On Monday, when India celebrated its 75th Independence anniversary, 11 men convicted of rape and murder walked out of the gates of a jail in Gujarat’s Godhra to the cheers of their supporters. In 2008, these men had been sentenced to life for gangraping a young resident of Dahod district named Bilkis Bano and murdering 14 people, including Bano’s three-year-old daugher, during the 2002 Gujarat communal riots.
A court noted the horrific nature of their crimes. They had pulled Bano’s daughter from her arms and “smashed her on the ground”, due to which she died. Then they raped Bano and other women in the group and assaulted male members of the group.
Their sentences had been reduced since they had spent more than 14 years in jail, officials said. Having fulfilled the minimum requirement for a life sentence, they were eligible for early release under the state’s premature release policy.
Here is how this happened.
What crime did they commit?
Bilkis Bano, a resident of Randhikpur village, was around 20 years old and pregnant in March 2002 when she was gangraped by the 11 men. These men also killed 14 people, including children and women.
In 2002, the Gujarat police requested that the case be closed since the culprits could not be found. However, Bano asked the Supreme Court to set aside the police closure report and asked that the matter be investigated by the Central Bureau of Investigation. The Supreme Court allowed Bano’s petition in December 2003.
In 2008, the 11 men were sentenced to life imprisonment by a special Central Bureau of Investigation court. Though they challenged their convictions, the Bombay High Court dismissed their pleas in May 2017.
In April 2019, the Supreme Court noted that Bano had been forced to live the life of an orphan and a nomad and could barely sustain herself, having lost her family members in the violence. It directed the Gujarat government to pay Bano Rs 50 lakh as compensation and to offer her a government job and housing.
How were the convicts freed?
The Constitution of India gives power to the president (Article 72) and a state’s governor (Article 161) to “grant pardons, reprieves, respites or remissions of punishment or to suspend, remit or commute the sentence of any person convicted of any offence”.
While life imprisonment means that a convict is sent to prison for life, the law gives the Union and state governments power to reduce a person’s sentence. Under Section 433A of the Code of Criminal Procedure, governments have the power to set a life convict free if they have served a sentence of minimum of 14 years. The Union and the state have the power to lay down the conditions to reduce a sentence.
In April 2022, one of the convicts, Radheshyam Bhagwandas Shah, had approached the Supreme Court, asking for a premature release from prison. He contended that he had spent 15 years and four months in custody. There were questions about which government should consider this application – Gujarat (where the crime was committed) or Maharashtra (where the trial was concluded).
The court held that the state of Gujarat was the appropriate authority. It also maintained that the state government’s premature release policy from July 1992 would be the correct policy, as that was the one applicable on the date of conviction. In May, it directed the state government to decide Shah’s plea within two months.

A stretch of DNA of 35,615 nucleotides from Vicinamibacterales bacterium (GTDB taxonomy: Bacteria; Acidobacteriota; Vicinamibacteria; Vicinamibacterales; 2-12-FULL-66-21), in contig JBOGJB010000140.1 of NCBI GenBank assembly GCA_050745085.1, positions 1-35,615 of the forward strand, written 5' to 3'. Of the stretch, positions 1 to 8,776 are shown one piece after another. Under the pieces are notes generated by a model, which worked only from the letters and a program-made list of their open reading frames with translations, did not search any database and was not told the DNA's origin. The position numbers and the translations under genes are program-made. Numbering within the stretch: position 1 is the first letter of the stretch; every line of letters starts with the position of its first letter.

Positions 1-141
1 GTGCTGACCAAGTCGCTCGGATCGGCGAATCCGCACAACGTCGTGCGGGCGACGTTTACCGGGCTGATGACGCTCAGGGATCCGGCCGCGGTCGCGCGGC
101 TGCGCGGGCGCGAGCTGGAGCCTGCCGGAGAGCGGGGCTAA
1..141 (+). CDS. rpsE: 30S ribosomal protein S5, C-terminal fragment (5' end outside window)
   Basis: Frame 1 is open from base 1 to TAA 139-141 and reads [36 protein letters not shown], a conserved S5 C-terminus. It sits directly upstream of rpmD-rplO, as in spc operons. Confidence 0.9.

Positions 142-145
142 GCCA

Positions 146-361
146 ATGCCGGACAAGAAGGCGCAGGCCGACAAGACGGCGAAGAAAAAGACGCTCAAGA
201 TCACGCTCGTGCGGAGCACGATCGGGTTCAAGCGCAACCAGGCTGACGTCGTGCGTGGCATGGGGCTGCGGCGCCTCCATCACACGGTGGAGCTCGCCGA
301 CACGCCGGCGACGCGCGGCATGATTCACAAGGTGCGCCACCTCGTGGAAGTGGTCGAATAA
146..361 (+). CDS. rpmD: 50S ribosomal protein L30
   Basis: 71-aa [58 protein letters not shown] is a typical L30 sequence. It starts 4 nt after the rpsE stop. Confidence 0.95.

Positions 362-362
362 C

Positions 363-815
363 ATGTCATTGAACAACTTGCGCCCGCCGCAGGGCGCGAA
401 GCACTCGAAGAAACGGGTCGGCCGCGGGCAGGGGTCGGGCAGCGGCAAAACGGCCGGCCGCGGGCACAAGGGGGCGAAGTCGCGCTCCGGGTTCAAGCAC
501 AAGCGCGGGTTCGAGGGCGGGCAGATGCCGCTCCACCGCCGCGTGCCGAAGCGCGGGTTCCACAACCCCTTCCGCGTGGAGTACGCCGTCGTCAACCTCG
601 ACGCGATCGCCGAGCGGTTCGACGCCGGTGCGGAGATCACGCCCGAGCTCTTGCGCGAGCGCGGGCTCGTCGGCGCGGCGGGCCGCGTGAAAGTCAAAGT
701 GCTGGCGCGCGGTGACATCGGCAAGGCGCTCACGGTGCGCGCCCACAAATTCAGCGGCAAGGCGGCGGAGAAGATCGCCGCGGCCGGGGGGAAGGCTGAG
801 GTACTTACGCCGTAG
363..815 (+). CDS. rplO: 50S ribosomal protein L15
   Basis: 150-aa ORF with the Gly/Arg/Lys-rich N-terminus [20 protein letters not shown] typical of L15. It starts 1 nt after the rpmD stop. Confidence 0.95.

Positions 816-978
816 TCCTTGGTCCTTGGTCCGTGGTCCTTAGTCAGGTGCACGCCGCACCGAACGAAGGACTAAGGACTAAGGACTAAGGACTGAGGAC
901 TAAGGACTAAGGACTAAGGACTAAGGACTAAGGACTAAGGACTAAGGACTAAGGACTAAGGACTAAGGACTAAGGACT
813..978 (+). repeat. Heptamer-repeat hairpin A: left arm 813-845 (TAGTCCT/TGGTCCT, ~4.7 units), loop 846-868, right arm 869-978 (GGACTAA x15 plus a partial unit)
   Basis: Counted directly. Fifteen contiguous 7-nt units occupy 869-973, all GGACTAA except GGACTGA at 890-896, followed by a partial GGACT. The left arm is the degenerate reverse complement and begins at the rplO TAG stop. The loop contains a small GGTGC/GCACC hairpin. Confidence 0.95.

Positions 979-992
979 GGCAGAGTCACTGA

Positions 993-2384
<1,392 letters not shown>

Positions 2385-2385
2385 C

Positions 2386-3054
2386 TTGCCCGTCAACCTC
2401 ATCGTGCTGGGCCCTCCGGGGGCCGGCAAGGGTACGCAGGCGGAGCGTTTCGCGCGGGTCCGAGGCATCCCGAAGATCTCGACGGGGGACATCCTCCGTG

(Under Gujarat’s present remission policy, though, the convicts would not be eligible for early release, as the documents prohibits the reduction of sentences for prisoners convicted of rape or murder or for crimes that were investigated by the Central Bureau of Investigation.)
Following the Supreme Court order, the government formed a committee that unanimously recommended reducing the sentences of all 11 convicts in the case. This was forwarded to the state government, which ordered their release on Monday. The state administration told the press that the accused had served a 14-year sentence as required under law, and were also eligible for early release based on factors such as their ages and behaviour in prison.
In this instance, the approval of the Union government would also have been required. Under Section 435, if a case has been investigated by the Central Bureau of Investigation, the state government can reduce a sentence only after the concurrence of the Central government.
Are remissions common?
In India, securing release from prison is not easy. Seven out of 10 prisoners are undertrials who have not even been convicted yet.
Even after conviction, getting a reduction in sentence is difficult. Lawyers have written about how remission petitions are often decided callously. Many remission applications go without being considered for a long time, while those that are decided are often rejected without application of mind.
The Supreme Court has intervened to correct the state of affairs. In February 2021, the Supreme Court noted that, across 21 states, 1,649 applications for remission were pending from convicts who had completed 14 years of imprisonment. By that point, 752 applications had been rejected. Further, 431 life imprisoned convicts had not applied for early release, which could mean that they are not aware of this right, the court said.
In July 2021, the Supreme Court laid down guidelines so that remission applications are decided within a fixed time period.